As you know, it's hard to get photos from art exhibits, so I'm posting this without anything from the museum. If they send me a couple of jpgs to use, I will add them to the post.
I was chatting with Jodie at Grove Atlantic, panicked about where all the reviews were. I forget that when I deal with indie presses, the reviews are clustered around pub date, not on-sale date. Once again, I jumped the gun. It turns out that LaPlante is getting the love I was expecting.
Here's a great excerpt from Glenn Altschuler in the San Francisco Chronicle:
"The debut novel of Alice LaPlante, a teacher of creative writing at San Francisco State University and Stanford, Turn of Mind is an artful, ambitious and arresting attempt to capture the thoughts and feelings, by turns confused, conspiratorial, canny and clear, of a person in the throes of mental illness. And by using Dr. White as her (riveting, revealing and eminently unreliable) narrator, LaPlante reminds all of us, passionately, that no matter what the state of our health, reality can be elusive and subjective."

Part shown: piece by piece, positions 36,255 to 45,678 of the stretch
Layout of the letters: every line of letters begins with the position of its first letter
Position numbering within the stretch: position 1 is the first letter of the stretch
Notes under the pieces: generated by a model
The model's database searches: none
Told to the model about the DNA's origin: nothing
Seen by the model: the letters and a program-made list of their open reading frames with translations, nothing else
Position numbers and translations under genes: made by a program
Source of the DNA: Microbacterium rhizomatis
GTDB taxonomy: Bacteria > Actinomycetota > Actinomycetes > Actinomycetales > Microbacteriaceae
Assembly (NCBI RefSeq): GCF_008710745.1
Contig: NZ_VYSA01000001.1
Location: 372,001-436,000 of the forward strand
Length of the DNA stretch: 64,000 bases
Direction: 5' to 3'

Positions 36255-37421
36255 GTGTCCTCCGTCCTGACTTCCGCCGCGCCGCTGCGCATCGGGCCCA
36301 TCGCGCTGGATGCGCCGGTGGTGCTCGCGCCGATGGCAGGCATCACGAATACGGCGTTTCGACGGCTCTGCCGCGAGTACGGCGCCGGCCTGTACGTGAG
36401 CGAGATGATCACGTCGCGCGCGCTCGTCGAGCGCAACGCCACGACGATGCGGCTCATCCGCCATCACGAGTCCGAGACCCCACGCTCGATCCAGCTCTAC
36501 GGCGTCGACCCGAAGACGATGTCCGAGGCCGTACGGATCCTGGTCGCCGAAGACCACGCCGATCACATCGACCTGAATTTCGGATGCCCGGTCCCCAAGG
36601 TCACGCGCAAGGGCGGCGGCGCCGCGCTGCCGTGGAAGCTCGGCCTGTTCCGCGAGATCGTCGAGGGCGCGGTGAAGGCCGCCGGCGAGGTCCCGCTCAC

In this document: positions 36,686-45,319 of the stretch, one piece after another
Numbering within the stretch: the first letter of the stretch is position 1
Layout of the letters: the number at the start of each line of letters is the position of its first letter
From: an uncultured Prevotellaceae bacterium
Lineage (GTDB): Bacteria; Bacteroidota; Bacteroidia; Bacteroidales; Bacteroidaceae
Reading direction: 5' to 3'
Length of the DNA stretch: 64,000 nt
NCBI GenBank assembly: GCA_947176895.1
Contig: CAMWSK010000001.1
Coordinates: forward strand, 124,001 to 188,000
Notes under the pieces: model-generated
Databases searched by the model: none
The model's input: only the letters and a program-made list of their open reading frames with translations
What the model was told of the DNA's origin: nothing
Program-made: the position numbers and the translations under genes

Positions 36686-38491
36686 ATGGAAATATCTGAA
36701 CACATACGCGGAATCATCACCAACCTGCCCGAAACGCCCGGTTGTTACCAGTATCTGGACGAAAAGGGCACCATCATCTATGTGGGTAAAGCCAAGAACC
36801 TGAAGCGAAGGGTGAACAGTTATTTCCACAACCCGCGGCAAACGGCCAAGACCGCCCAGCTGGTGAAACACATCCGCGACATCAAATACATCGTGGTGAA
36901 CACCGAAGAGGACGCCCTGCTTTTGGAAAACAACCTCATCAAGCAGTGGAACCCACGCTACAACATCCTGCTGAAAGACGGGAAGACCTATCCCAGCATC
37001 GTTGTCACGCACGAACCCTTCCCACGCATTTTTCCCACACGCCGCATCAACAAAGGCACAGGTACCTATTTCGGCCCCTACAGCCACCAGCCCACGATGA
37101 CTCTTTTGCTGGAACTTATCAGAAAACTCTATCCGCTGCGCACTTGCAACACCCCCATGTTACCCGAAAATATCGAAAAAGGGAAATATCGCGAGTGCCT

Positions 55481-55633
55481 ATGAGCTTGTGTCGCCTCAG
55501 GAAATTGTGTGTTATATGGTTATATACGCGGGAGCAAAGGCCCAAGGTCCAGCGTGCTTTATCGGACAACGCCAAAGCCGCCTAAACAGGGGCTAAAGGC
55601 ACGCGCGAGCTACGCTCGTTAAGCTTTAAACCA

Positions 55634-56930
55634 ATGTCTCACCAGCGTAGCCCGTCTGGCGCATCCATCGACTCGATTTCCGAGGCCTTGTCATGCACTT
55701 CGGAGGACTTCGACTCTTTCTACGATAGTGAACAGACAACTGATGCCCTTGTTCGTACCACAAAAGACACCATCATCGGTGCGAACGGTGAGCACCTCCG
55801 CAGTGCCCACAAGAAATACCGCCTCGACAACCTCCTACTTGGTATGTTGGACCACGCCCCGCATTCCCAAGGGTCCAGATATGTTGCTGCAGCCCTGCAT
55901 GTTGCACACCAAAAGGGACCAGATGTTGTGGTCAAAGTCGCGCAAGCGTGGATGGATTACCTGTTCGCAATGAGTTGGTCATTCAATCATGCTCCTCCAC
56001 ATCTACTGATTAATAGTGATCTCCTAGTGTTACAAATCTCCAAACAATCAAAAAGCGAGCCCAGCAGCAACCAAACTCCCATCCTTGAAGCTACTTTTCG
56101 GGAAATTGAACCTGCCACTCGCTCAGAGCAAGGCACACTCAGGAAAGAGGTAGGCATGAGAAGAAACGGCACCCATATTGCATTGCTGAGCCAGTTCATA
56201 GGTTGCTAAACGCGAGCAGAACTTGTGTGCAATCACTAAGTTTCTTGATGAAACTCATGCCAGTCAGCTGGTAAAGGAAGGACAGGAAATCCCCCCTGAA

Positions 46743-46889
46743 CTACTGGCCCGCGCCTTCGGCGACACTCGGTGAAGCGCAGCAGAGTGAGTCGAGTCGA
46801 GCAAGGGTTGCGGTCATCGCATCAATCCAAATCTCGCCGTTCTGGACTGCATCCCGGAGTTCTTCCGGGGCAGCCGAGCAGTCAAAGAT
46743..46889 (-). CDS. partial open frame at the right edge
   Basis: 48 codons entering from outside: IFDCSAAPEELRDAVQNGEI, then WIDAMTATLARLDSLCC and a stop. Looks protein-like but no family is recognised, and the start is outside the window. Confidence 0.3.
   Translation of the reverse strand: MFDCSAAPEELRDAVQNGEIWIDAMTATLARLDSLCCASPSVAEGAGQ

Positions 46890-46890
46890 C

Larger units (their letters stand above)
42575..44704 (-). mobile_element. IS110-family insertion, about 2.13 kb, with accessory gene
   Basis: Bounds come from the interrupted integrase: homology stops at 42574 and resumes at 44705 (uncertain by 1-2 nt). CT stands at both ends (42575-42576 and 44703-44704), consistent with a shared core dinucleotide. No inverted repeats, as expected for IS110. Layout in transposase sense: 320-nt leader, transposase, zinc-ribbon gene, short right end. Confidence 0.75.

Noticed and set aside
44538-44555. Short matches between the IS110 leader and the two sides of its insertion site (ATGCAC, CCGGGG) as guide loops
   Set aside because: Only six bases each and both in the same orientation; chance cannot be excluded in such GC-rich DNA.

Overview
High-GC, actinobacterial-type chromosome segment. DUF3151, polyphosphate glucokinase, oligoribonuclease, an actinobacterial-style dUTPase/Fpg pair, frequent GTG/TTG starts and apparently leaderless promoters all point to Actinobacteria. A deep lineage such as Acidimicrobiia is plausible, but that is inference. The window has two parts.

Our day wasn't over yet. We walked a few blocks to Field to Fork, Trattoria Stefano's local-focused breakfast and lunch place. I didn't do too much research beforehand but Stefano had been in Boswell several weeks before, asking me about sourcing books for his restaurant, and I recalled talking about this place. It was great!
Afterwards we went over to the Kohler Design Center. Honestly, the place usually wows visitors, but after seeing the toilets at the Koher Arts Center, these bathroom installations were just ok. Plus they had discontinued several styles that were still on display, including some on the Great Wall of Fixtures. It was sort of like me doing a display of books and saying that a third of them were unavailable. Hey, I think I do that all the time in our curio case.
That memory is finished. And now, it's time for me to make some more, as I read from Samuel Park's This Burns my Heart, which Sarah Waters called, "a delicate yet powerful story of love, loss, and endurance." The novel is coming out next Tuesday, July 12. I'm trying to work with a few different groups on this one. Wish me luck!